Three things I learned about plate tectonics and hazards

1) I learned that the Red Sea was made because of the African plate splitting. I thought it was because there was a divergent boundary
between the African and Arabian plate, but I suppose it could be caused by both the divergent boundry and the African plate splitting. On that note, I also didn’t know that the lakes made from splitting plates are called “Linear Lakes.”

2) I learned that there is a difference between a hazard, a disaster and a catastrophe and that they are not synonyms.
-A hazard is a natural process that poses a threat to human life or property. The event itself is not a hazard; but becomes a hazard when it threatens human interests. So if an earthquake occured no where near human property and no lives were lost, it’s just that: an earthquake.
-A disaster is the effect the hazard has on society. “Disaster” is used when the interaction between humans and a natural process results in property damage, injuries, or loss of life. An earthquake results in some property damage, some lives lost, so that earthquake is now a disaster.
-A catastrophe is a massive disaster with significant deaths, injury, and economic loss. An earthquake totaled a city, millions of dollars of damage and hundreds of lives lost. It’s now a catastrophe.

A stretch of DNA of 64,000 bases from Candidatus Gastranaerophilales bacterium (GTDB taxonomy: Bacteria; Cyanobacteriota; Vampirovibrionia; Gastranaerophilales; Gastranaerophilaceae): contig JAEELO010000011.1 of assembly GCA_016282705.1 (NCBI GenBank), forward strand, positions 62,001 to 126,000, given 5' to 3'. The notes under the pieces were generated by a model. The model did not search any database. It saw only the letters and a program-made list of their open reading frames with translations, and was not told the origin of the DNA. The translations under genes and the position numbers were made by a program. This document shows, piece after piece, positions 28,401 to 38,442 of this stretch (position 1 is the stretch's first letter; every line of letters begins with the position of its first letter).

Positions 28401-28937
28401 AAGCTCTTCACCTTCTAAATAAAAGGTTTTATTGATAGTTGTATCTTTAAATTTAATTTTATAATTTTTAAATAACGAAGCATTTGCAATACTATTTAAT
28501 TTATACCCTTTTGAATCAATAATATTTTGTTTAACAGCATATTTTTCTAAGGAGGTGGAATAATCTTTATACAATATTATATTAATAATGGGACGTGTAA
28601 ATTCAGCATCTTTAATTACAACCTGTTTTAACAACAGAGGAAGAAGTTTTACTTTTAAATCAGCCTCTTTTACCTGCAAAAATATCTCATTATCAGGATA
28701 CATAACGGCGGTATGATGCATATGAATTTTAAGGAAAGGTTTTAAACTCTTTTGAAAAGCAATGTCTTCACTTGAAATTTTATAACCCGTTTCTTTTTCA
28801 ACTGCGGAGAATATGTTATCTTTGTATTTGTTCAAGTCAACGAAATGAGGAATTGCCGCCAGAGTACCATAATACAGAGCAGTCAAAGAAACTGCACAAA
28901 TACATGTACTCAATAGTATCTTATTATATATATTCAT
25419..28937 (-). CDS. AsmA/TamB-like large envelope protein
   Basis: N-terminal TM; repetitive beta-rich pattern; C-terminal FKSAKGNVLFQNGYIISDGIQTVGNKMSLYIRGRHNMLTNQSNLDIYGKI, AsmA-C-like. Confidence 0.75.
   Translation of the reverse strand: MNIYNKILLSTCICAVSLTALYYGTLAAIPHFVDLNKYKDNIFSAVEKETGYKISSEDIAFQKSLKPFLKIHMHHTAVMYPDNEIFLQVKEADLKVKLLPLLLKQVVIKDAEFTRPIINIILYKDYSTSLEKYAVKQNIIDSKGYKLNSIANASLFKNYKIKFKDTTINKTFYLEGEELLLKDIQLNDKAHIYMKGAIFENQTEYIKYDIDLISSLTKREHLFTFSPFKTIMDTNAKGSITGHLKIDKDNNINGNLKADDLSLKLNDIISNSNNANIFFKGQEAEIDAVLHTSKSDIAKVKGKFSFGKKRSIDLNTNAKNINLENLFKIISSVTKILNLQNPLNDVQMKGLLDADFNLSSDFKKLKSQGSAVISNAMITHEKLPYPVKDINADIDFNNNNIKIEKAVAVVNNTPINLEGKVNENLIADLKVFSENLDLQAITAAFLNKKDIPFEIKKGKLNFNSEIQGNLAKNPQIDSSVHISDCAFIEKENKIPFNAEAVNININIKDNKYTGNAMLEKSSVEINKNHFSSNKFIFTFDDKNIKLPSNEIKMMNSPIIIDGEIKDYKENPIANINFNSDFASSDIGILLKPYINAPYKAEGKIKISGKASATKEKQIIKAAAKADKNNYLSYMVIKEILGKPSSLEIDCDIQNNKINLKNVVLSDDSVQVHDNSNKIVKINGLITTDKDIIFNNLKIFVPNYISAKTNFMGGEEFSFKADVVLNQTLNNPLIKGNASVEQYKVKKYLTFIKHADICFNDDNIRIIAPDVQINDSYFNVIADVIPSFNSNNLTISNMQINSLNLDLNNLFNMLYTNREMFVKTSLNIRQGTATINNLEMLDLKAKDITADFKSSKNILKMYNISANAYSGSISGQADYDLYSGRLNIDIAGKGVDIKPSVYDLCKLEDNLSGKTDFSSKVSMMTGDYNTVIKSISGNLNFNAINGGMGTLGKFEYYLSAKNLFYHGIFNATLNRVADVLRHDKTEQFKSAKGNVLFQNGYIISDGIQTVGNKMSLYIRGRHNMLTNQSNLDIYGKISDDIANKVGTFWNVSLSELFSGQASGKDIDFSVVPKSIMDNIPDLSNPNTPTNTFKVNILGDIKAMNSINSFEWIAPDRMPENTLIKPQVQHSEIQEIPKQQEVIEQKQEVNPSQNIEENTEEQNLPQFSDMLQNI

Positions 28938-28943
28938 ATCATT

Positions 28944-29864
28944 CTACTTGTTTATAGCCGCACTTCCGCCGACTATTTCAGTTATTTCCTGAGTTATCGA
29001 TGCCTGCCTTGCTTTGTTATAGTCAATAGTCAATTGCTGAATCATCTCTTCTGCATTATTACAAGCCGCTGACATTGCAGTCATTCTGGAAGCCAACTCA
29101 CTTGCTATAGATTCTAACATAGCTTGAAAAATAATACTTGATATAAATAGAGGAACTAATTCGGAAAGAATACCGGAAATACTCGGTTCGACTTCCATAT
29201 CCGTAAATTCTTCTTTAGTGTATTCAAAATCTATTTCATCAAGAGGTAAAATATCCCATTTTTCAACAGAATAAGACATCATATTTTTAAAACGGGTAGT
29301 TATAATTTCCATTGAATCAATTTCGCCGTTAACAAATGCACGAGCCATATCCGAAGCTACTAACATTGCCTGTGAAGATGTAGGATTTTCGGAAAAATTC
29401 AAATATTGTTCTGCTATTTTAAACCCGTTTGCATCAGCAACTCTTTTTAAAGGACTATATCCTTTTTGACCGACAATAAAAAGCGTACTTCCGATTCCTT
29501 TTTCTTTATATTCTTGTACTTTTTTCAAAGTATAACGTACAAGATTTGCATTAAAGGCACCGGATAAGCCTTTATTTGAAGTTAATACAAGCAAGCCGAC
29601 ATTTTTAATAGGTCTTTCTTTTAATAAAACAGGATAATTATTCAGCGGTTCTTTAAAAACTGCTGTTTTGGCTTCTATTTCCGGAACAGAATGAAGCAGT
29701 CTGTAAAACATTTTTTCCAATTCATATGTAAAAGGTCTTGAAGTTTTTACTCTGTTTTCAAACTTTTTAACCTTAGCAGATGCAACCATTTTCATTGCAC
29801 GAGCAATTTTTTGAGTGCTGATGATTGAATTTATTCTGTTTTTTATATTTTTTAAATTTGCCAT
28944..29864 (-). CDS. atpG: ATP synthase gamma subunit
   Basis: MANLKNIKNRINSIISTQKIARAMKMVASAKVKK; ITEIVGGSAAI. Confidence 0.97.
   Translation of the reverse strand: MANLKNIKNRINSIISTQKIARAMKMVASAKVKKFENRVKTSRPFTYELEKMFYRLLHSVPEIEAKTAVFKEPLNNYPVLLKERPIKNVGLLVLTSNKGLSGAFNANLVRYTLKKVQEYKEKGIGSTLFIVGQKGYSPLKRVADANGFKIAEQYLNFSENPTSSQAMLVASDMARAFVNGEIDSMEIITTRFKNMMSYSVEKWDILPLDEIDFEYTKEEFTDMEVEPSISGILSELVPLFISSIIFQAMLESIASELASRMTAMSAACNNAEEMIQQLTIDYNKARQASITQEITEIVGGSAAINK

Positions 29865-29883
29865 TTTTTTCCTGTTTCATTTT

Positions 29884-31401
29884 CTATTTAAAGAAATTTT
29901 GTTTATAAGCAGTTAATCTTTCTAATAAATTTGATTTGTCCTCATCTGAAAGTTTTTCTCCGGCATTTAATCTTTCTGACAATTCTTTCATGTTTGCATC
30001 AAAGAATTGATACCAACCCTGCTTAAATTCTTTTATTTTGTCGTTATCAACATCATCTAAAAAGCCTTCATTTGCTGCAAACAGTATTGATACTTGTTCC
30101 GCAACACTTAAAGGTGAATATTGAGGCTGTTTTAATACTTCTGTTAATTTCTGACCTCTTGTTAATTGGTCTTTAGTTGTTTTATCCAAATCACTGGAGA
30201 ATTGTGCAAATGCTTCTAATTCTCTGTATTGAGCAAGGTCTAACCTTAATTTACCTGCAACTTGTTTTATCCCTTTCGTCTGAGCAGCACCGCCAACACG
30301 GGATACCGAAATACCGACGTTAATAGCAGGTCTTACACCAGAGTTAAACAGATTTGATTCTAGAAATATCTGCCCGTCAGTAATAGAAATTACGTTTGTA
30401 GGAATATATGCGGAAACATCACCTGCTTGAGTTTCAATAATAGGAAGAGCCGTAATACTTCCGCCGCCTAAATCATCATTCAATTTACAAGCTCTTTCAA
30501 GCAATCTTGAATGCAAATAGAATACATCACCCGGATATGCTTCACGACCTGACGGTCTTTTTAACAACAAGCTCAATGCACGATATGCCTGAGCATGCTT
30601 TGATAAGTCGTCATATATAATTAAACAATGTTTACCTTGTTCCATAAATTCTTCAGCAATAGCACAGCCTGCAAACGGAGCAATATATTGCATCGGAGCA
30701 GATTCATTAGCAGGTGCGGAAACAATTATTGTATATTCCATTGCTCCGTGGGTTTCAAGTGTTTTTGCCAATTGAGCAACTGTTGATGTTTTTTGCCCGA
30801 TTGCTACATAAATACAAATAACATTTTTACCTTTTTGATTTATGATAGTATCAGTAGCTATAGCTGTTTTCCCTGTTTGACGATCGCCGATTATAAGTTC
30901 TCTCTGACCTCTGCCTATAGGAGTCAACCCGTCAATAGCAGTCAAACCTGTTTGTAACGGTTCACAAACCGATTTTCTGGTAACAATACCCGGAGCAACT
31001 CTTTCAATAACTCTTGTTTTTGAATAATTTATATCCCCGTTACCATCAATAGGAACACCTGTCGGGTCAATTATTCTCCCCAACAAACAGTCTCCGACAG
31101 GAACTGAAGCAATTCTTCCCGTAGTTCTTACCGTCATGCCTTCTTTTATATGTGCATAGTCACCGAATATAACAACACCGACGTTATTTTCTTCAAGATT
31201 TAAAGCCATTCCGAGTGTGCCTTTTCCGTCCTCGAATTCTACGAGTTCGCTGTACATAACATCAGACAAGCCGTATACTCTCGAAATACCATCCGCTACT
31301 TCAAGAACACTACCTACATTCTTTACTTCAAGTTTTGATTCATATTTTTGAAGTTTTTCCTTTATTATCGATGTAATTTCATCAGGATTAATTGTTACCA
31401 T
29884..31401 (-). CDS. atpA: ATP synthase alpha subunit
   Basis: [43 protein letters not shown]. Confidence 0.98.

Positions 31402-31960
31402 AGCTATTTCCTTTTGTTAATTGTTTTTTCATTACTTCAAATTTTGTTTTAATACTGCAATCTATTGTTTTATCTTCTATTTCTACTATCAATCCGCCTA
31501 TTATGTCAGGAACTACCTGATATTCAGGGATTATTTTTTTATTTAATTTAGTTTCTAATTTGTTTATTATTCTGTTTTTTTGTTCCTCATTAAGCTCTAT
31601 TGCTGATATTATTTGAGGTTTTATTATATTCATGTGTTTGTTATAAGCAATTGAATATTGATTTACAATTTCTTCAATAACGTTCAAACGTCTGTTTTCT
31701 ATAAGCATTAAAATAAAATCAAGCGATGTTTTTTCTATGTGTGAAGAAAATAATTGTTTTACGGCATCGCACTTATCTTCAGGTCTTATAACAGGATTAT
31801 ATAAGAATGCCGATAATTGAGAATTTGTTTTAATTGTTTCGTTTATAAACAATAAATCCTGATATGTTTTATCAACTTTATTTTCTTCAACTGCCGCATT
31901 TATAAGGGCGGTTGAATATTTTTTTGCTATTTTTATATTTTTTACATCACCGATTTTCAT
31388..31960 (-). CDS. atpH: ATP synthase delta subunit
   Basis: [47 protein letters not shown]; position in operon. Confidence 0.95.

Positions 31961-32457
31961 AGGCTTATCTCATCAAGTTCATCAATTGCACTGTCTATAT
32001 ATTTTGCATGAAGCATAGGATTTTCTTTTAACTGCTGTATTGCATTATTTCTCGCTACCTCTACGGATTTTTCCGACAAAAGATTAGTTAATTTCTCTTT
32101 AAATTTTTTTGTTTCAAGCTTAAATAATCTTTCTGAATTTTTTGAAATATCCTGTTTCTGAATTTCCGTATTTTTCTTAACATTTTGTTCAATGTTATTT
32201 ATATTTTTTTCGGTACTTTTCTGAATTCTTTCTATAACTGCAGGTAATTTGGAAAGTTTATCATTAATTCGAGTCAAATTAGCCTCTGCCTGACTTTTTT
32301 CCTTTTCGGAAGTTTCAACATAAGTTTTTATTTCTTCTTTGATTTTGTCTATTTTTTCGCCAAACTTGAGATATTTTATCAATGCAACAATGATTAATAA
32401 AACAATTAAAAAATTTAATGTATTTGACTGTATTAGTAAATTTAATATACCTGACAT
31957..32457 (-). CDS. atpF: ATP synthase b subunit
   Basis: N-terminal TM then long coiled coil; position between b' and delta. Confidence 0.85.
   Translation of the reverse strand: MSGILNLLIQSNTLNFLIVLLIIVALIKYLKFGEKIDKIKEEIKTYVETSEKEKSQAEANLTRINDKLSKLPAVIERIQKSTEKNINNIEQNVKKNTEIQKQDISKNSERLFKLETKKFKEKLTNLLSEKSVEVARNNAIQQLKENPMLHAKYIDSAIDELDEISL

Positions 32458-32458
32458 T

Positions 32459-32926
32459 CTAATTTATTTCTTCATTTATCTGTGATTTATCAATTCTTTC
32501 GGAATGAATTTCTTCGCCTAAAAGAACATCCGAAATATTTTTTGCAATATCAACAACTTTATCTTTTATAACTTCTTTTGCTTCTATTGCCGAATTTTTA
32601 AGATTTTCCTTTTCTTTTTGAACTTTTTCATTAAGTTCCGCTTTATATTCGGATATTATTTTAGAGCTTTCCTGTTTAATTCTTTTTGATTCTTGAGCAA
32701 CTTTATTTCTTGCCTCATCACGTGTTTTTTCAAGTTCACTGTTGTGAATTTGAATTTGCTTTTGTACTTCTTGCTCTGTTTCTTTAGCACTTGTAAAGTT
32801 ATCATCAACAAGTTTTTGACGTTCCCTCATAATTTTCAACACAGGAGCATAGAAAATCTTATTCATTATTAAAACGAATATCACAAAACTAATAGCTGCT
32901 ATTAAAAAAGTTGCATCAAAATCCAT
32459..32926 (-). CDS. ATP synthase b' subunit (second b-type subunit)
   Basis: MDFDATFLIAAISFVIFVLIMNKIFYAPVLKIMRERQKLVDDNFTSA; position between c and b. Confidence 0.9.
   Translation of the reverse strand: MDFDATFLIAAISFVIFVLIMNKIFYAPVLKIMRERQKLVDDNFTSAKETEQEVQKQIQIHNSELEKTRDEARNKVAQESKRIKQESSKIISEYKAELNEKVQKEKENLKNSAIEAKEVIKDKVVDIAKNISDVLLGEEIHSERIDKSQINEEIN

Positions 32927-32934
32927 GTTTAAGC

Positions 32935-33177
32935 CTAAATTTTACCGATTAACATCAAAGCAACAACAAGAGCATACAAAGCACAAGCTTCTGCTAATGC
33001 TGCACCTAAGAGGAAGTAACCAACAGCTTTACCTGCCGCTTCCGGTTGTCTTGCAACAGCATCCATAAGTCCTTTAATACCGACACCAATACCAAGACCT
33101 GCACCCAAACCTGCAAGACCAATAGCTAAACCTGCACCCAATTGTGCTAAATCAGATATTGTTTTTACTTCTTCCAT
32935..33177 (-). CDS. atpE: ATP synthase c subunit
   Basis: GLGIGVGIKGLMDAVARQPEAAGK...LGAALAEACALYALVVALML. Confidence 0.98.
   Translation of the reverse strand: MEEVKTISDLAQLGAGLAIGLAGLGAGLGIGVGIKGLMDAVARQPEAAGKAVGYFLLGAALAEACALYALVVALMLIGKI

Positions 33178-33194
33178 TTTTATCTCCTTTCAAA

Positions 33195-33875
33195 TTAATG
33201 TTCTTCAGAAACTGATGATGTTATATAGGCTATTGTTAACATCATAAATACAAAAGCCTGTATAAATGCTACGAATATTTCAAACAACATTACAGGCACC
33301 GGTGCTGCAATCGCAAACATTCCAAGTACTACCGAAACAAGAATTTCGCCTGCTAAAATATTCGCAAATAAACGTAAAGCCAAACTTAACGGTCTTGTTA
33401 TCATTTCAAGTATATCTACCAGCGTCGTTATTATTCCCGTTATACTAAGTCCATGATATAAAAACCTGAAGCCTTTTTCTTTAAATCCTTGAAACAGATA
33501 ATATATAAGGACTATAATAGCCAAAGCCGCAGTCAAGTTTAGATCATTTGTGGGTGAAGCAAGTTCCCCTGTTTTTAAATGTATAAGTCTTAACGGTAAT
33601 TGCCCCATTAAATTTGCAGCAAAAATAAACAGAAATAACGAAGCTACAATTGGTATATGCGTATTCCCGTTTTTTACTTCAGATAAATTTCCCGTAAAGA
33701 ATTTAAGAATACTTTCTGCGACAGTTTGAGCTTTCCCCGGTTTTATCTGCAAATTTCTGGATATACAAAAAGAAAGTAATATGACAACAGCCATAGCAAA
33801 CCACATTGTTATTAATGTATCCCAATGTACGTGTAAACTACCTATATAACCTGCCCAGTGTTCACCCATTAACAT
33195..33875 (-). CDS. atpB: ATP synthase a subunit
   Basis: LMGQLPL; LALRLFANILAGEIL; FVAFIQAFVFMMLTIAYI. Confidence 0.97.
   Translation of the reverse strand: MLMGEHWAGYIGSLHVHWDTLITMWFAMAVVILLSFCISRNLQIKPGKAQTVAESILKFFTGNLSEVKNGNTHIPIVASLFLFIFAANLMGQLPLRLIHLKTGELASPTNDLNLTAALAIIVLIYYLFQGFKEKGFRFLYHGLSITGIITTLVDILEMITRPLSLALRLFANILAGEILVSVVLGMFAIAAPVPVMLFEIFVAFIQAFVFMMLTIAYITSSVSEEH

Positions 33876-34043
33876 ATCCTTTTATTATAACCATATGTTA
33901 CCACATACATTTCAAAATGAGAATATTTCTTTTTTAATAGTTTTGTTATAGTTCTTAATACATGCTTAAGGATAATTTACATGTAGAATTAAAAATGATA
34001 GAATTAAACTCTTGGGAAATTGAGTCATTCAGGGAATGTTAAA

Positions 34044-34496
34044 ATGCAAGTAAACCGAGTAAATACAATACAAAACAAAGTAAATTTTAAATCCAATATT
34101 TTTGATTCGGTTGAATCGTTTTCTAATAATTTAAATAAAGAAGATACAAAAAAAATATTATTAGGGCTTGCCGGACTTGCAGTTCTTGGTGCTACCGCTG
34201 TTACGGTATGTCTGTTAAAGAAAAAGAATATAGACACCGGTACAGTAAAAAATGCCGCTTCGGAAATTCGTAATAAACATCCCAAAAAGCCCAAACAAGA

3) I learned that natural disasters are getting worse and that is a combination of climate change and because of human growth. The example they give demonstrating the later, is the 7.0 Haitian earthquake in 2010 vs the 9.1 Japanese 2011 earthquake. The Haitian earthquake was a catastrophe (100,000-300,000 deaths) because of poor living conditions and building codes but while the Japanese earthquake was also a catastrophe (<16,000 deaths), but not on the same level as the Haitian earthquake. The example given in regards to the climate change is the desertification that caused the famine in Somolia from 2010-2012 that killed 260,000.

One thought on “Three things I learned about plate tectonics and hazards”

  1. This was a cool article! I am unfamiliar with hazard response language, and so the definitions for primary and secondary effects were super interesting. “Direct effects, also called primary effects, include destroyed infrastructure and buildings, injuries, separated families, and even death. Indirect, sometimes called secondary effects, are things like contaminated water, disease, and financial loss”.

    After reading this, I’m curious about the policy behind this in different areas of the world, and how different countries organize their emergency response tiers.

Leave a Reply

This site uses Akismet to reduce spam. Learn how your comment data is processed.